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Question about US silver certificates


Steve D'Ippolito
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I started trying to research when "In God We Trust" appeared on US paper money. I've discovered what most people "know," that it started in 1957, isn't the whole story. Apparently the only thing that actually happened that year was that a "Series 1957" silver certificate came out with the motto on it. The notes had Priest-Anderson signature pairing. There was a 1957A and 1957B as well, the last one being Granahan-Dillon signatures, which means they were issued after January of 1963, since Kathryn Granahan became treasurer then.

 

Other denominations followed only in the 1960s with Series 1963 notes (and that is also when the first $1 FRN came out; before that it was basically all silver certificates). And those would have Granahan-Dillion signatures.

 

So here is my question: there are also 1935F (Priest-Anderson), 1935G (Smith-Dillon) and 1935H (Granahan Dillon) series of silver certificates! The 35G and H undeniably came out _after_ the Series 1957 notes did, and we know this due to the signature pairing. (In God We Trust was added partway through 1935G to these notes--sometime during the Kennedy Administration)

 

So why were Series 1935G and 1935H silver certificates being produced well after series 1957 was introduced?

 

Also, is there a site that will give you the true issue date range of US paper money (FRNs, US notes, Silver certificates) based on the signature pair? My Google-fu keeps failing and I get pointed to the same crap sites that either trying to sell me a bank note or just list all the signature pairs but don't give dates.

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Try the following links, very brief, but should be a good starting point.

 

http://www.uspapermoney.info/general/chron_s.html

 

http://www.uspapermoney.info/general/deliv_s.html

 

I am not much knowledgeable about US currency, there should be people here who can certainly add to this.

 

Hope this helps!!

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Steve D'Ippolito says:

"So why were Series 1935G and 1935H silver certificates being produced well after series 1957 was introduced?"

 

Good question, I looked in my Blackbook #35 and under the ONE dollar listings there was a comment that the 1957 notes were being printed on the "new high speed presses" Could it be that the 1935 series were still being printed on the old presses until the new high speed presses were fully integrated? I am not a "note" guy so I am just guessing.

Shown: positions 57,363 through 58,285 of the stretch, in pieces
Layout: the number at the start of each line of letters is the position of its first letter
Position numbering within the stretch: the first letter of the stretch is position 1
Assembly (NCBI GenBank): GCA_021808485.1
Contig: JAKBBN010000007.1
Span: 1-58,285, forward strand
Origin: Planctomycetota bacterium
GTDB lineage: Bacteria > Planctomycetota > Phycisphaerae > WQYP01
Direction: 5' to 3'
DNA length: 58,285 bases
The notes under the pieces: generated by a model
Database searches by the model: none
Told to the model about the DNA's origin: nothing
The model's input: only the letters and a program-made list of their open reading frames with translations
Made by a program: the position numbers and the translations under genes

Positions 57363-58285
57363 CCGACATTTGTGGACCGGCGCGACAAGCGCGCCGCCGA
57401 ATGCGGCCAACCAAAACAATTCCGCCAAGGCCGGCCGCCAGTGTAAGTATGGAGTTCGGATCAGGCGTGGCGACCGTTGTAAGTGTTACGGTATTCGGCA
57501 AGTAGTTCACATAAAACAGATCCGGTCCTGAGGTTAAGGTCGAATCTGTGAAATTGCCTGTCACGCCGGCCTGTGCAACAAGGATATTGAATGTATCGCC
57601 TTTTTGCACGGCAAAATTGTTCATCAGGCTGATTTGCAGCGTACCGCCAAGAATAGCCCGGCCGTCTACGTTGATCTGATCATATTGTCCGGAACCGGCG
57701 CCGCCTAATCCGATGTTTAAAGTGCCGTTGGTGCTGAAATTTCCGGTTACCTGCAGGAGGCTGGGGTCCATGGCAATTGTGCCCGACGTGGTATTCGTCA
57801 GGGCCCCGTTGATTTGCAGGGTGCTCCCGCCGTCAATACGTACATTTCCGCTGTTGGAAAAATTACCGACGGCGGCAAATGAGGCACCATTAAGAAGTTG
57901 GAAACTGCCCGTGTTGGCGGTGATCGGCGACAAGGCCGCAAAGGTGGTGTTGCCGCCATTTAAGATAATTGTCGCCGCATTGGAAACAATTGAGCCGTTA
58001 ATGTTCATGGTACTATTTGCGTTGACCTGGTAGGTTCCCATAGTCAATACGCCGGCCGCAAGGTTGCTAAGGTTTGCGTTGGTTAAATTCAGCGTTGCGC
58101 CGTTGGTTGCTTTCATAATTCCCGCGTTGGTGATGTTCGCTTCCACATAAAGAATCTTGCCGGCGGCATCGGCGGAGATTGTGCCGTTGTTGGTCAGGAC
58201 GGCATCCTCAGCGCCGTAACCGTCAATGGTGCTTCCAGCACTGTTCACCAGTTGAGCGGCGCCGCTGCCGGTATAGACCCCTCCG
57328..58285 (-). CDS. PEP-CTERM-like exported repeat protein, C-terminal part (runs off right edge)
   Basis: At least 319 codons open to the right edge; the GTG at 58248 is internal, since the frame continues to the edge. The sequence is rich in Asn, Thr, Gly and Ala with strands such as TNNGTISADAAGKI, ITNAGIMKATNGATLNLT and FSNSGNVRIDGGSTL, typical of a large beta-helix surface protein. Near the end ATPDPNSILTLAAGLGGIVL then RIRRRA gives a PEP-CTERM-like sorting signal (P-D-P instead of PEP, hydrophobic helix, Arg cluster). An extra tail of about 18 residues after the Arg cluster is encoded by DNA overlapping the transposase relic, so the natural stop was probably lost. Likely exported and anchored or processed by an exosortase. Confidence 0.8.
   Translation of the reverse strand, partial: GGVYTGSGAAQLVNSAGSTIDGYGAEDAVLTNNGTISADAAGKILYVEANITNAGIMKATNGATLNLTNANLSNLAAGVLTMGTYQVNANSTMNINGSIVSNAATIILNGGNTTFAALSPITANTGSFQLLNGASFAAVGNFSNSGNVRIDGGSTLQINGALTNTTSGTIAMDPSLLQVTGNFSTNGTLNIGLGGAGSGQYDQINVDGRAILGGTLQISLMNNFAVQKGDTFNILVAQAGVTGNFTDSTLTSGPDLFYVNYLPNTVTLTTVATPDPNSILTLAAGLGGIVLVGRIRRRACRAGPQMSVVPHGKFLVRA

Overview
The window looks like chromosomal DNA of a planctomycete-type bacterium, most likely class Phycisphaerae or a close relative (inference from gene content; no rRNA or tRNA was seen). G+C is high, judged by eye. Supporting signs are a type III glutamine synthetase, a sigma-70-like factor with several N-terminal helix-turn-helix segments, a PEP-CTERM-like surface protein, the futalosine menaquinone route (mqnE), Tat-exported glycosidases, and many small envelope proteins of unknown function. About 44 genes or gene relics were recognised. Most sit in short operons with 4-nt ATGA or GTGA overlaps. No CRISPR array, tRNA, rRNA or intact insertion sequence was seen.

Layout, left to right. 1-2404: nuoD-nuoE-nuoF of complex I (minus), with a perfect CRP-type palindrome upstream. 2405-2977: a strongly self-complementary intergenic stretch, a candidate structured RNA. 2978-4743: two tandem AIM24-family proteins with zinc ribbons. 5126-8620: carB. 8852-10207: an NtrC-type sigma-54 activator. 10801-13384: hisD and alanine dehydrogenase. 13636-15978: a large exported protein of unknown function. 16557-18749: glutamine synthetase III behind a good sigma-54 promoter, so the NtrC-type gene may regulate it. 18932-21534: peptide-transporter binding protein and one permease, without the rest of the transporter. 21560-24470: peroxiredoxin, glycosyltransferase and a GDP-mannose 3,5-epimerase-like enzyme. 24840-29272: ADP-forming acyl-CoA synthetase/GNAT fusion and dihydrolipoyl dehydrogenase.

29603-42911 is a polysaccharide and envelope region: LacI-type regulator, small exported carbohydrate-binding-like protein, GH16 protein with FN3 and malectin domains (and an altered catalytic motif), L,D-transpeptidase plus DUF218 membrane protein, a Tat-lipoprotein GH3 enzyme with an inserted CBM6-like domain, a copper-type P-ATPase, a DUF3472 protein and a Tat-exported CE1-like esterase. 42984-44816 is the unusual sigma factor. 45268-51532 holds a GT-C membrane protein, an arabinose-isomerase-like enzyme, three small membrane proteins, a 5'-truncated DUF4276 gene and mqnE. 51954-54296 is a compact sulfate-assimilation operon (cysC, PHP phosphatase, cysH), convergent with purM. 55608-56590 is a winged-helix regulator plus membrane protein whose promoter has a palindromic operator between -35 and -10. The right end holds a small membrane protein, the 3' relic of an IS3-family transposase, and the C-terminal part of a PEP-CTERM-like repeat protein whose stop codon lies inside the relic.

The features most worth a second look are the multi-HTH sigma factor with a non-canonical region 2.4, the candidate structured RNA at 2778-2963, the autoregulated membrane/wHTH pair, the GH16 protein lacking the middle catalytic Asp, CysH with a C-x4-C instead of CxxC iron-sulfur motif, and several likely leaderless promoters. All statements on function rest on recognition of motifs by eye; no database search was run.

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Wow! I've been collecting these note for years and I never noticed the signature vs. series overlap! Even after reading the great links, it still doesn't make 100% sense to me.

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Roger is correct that the 1935 series was being printed on the old presses while the 1957 series was being printed on the new presses. In late 1961 during the run of 1935G the BEP had to acquire more old style presses. During this time they added the motto to the 1935 series. 9 million 1935G have the motto and 31 million do not. This is from a reference in the NYT June 7th, 1964 by Herbert C. Bardes.

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The 1935Gs without motto apparently were printed in 1963 judging by the signature pairs.

 

According to the links given (and thank you Balaji Murphy!), 1950E series $10 notes (Granahan/Fowler) were released as late as 16 September 1968, and as far as I know those had no motto on them. (Meanwhile Series 1963 $10 notes (with motto) were coming out starting 24 April of 1964.) This is another case of overlap like with the silver certificates, and as I pore over the information I am sure there will be more.

 

So the process took over ten years.

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If you want to find out what notes first featured the motto "In God We Trust" you have to go back to when this motto was first announced. The Star Spangled Banner, written during the war of 1812, includes at the end of the 4th stanza,

 

"Then conquer we must, when our cause it is just,

And this be our motto -- "In God is our trust."